Dividend-yielding stocks have been praised as a replacement for bond income ever since the Fed started standing with both feet on interest rates, but that doesn't make the strategy an automatic home run for every client.
When it comes to portfolio construction, all income is not the same. Shifting from bonds to stocks might look like a shrewd income play, but it is replacing one kind of risk with another.
“This desperate hunt for yield that we're seeing is an extraordinarily unique environment,” said Doug Cote, chief market strategist at Voya Financial.
The outperformance this year by value stocks illustrates that desperate hunt. And whether advisers are chasing value over growth stocks for the perceived added bonus of income or shifting from bonds to dividend stocks for the yield, Mr. Cote believes it is a risky line to walk.
“In this historically low-yield environment, investors are bidding up value stocks, and I think that could be a mistake because they're trading off current income for future income,” he said. “Dividends come from earnings, but by focusing so much on the current income from dividend stocks you're missing out on future growth from companies that are going to be growing a lot faster.”
In other words, loading up on slower-growing but higher-yielding dividend strategies might be juicing up your clients' income needs while also hampering their chances of benefitting from the growth that is expected from the equity side.
“I call it the folly of gaming diversification, which is creating ineffective portfolios by using equities for current income," Mr. Cote said. "The equity part of your portfolio should be focused on growth and the bond part should be focused on income.”
Kashif Ahmed, president of American Private Wealth, admits he is among those advisers migrating toward dividend stocks in a pursuit of better income strategies.
“In this environment, dividend stocks are a worthy alternative to bonds,” he said. “However, you need to recognize that not all dividends are created equal, and there is a lot of financial voodoo going on at some companies that are trying to manufacture a dividend.”
Mr. Ahmed holds his ground on loading income-seeking clients up with equity-market risk by pointing out that bonds might be in the same kind of bubble as stocks right now.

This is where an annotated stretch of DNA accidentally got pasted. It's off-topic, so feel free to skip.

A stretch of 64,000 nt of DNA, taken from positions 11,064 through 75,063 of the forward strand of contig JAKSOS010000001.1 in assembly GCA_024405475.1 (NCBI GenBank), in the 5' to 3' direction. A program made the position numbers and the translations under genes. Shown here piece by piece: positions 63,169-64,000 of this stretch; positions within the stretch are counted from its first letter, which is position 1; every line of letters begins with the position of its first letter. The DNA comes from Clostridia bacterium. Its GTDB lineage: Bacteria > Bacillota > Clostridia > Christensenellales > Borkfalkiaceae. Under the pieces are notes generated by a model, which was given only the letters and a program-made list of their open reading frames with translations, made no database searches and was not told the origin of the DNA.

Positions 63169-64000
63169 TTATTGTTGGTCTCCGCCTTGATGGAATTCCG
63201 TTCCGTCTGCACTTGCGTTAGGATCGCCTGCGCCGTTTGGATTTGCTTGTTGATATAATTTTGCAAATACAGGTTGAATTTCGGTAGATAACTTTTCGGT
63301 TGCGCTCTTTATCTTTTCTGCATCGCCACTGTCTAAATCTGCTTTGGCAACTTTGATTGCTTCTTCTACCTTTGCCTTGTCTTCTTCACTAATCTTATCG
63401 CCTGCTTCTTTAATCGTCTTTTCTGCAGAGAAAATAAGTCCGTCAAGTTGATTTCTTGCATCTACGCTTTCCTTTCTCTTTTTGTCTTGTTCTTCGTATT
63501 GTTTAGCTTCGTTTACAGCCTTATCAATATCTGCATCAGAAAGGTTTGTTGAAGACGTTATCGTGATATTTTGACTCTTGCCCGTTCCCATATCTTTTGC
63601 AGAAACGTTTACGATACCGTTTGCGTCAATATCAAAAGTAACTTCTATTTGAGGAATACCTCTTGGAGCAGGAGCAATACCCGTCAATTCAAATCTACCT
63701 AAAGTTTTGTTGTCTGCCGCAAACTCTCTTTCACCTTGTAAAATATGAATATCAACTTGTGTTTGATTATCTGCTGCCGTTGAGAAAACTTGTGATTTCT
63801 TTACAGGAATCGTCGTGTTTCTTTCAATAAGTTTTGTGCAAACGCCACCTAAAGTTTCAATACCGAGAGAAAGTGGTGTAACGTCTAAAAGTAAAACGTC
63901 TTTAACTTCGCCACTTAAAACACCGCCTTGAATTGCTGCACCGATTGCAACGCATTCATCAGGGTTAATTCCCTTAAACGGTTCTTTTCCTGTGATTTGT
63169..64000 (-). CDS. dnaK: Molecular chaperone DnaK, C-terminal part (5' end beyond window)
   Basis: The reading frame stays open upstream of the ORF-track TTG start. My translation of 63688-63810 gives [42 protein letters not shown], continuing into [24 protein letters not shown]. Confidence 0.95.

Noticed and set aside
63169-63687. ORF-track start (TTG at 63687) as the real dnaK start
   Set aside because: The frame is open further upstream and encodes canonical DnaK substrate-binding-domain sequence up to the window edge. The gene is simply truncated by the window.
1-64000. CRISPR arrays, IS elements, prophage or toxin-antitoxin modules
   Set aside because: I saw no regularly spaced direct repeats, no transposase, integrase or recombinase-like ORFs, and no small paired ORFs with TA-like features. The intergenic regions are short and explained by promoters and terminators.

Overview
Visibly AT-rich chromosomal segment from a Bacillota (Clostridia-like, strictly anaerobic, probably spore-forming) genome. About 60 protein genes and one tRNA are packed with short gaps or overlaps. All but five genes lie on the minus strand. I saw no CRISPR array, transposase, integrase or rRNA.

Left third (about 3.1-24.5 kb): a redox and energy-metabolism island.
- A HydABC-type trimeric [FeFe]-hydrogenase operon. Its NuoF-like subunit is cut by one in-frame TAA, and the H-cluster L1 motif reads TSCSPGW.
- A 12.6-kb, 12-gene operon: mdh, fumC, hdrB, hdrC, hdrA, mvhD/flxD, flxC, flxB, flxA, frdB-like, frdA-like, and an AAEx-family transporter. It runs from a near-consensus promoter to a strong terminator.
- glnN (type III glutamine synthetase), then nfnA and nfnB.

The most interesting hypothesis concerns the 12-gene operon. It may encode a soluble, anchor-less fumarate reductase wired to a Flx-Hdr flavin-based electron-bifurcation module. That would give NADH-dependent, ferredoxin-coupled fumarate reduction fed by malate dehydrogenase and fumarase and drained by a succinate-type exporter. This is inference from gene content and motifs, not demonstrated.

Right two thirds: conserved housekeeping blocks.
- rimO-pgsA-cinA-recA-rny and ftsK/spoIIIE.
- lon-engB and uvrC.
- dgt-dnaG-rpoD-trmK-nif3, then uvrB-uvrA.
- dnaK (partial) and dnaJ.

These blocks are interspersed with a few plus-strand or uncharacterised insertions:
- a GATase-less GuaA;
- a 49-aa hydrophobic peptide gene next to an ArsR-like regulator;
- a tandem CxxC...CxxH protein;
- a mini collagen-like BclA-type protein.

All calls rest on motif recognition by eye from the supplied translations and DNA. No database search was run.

“Most people think bonds are safe and stocks are dangerous, but bonds have an inverse relationship with rates and rates have nowhere to go but up,” he said. “If the Fed ever gets its act together and starts to raise rates, your bond holdings will lose value.”
This is the kind of thing that keeps the actuaries at insurance companies and pension funds up at night as they wrestle with different ways to meet those pesky obligations.
“There is a scarcity of yield in the market right now, and you are seeing a steady drumbeat of pension fund shortfalls because of it,” said Jim Russell, principal and portfolio manager at Bahl & Gaynor.
“The equity market risk profile and fixed-income market risk profile are different from each other and absolutely need to be considered, but until fixed-income yields get more attractive, some clients will want to replace bonds with dividend-paying stocks,” he said. “If you own a bond or bond fund there is quite a bit of duration risk. And we think short term, short duration is probably the way to go for a safer experience for most fixed-income investors next the five to 10 years.”
In essence, if you can't beat 'em, join 'em. And with the 10-year Treasury bond yielding a lackluster 1.5%, it's pretty clear you can't beat 'em.
So, if you're going to trek down this path of dividend income for the sake of income, it's important to keep up to speed on the shifting nature of the landscape.
This is where chasing yield starts to become more like art than science, but still a lot of science.
“It is a very crowded trade to keep chasing the higher-yielding names and sectors,” Mr. Russell said. “We prefer to pursue slightly higher dividend yields with a focus on patterns of consistent dividend growth. That's the gift that keeps on giving.”
Across the portfolio, Mr. Russell said his target is an annual dividend increase of between 6% and 8%, which compares favorably to a 2% rate of inflation.
Mr. Russell's pursuit of dividend growers, as opposed to just the highest yielding stocks, has drawn him toward technology and financials, and away from some of the more richly valued sectors like telecommunications, utilities and consumer staples.
A clean and relatively simple way to allocate to dividend growers could be through a handful of exchange-traded funds.
The SPDR S&P Dividend (SPY), Vanguard Dividend Appreciation (VIG), ProShares S&P Dividend Aristocrats (NOBL) and WisdomTree US Quality Dividend Growth (DGRW) each provide exposure to companies that have met certain criteria for patterns of dividend growth.
The key is to resist the temptation to chase yield, keeping in mind that, like a bond, the yield is higher for a reason.
“The same way a bond investor seeing a 7% or 8% yield should be asking questions about whether payments can be made, if your yield is too high, either the dividend is at risk or the stock price has just fallen,” said Todd Rosenbluth, director of mutual fund and ETF research at S&P Global Market Intelligence.